Finally the comments work. At least they should. And I'd really like to hear your opinion about all this stuff. So... leave a comment!
I also added a poll on the right side. :)
And a small update on the project. Here's a preview of the hair shader with a nice anisotropic specular:
I still got some difficulties with the depth-sorting of the hair (you can see some borders of the hair popping up and down). But more on this next week I think.
[update: included a short demo video]
Normal maps are standard. It's a great and simple technique to simulate three-dimensional surface structure and details on low polygon object.
Often it's enough to have a static texture for that, but sometimes the surface changes in a way that can't be represented by joint moments or blendshapes, for example fine creases in cloth, wrinkles in skin and so on. For these things it would be nice, to have different normal maps which could be blended together at runtime. But how to do that?
With my project progressing, I finally have to take care about the hair.
All the rendering is based on polygons. But polygon edges are hard lines and hair is highly detailed and irregular. To get nice borders, some kind of transparency is needed. And here I ran into a problem, which I realized is well known, but has no real solution...
Ok, a little update on the skin shading, especially the calculation of the stretch correction map.
OPENGL & DERIVATION INSTRUCTIONS
I encountered a problem with the implementation of the stretch-map rendering. I use the ddx() function to get the derivative of the world position in UV space, i.e. how much the world position changes from one pixel to the next. This way you get a nice approximation of the texture coordinate distortion. For more information about the whole process have a look at my previous post here.
Interactive demo of my skin shader:
For older graphics cards I captured a video of the demo:
I tried to improve the build-in shaders, to see if it would be enough for a decent skin shading. Often the specularity of virtual skin does not look right, so I decided to take care of that first. The standard shaders had only one fixed value for "shininess" per material and the specular intensity was not angular-dependent. So I extended the Bumped Specular shader to take an additional specular-texture, where the roughness is stored in the alpha channel and an fresnel term, that increases the intensity at very low angles.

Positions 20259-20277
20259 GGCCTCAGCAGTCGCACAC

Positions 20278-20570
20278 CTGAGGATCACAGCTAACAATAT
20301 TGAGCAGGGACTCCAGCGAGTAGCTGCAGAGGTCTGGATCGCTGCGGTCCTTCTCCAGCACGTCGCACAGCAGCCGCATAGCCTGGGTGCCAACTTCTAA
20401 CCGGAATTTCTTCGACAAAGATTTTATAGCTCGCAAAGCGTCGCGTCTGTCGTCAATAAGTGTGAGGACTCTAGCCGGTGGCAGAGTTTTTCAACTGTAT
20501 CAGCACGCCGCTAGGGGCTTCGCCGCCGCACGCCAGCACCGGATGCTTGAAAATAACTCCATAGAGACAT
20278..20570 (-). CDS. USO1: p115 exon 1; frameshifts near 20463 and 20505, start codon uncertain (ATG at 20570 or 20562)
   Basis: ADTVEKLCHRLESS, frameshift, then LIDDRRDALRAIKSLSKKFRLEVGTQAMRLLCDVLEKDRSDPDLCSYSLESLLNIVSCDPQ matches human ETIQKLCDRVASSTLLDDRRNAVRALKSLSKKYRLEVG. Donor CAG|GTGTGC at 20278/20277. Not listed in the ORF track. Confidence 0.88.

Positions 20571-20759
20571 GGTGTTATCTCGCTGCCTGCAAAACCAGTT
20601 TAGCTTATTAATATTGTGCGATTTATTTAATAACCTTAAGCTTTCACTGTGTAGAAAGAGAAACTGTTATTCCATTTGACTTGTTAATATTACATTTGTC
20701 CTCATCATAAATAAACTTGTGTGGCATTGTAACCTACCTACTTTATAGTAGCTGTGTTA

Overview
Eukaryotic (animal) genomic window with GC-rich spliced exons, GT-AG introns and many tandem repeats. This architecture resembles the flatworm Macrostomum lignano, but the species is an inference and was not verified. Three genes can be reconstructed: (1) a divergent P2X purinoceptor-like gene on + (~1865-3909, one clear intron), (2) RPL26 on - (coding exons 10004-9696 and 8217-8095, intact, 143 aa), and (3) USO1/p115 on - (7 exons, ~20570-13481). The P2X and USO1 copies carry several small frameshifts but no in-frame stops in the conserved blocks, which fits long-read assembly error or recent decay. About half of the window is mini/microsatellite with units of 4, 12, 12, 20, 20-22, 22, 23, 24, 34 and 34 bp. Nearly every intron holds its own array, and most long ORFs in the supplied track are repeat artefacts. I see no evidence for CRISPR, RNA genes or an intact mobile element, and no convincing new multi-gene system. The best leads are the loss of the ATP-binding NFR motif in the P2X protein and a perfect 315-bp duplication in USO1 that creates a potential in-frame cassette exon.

In the last weeks I concentrated on shader development, especially the skin shading.
I hadn't used ShaderLab, the shader language of Unity, before and the syntax was... well, a little bit tricky in the beginning. But after studying the build-in shaders a little bit, I quickly became familiar with it. The basic concepts of vertex- and pixelshaders I already knew from the time I wrote shaders in HLSL for a small testgame with Microsofts XNA Framework.
The first thing I implemented was a replacement for the ambient light. Ambient light is in most cases doesn't look very pretty, because it's the same color and brightness just everywhere. Instead of that I used a cubemap, to look up the color for each direction with something like this:
I spend almost the last year finishing my exams at university and doing some jobs. In that time I worked quiet a while with XNA, Microsofts free Game Framework, learning the basics of shader programming and realtime rendering techniques like "Deferred Shading", as well as rigging, sculpting, painting,...
But now I finally started to work on my diploma thesis. My goal is to expore the uncanny valley a little bit, while creating a realistic character. As I did the some scribbles for the character, I noticed that I always start to create more fictitious, than realistic characters. Also it would be fun to develop such a character, it wouldn't suited my "uncanny valley" topic well. I finally decided to create a copy of a real person. Here I have the possibility to take a lot of reference pictures and texture samples and compare the results of real and virtual model.
"...strong negative response humans have to an entity that is nearly human"
"...may stem from an ability to identify - and avoid - people suffering from an infectious disease."
"Part of the problem is fiction being held to higher standards of realism than reality itself is."
- ▼ 2009 (8)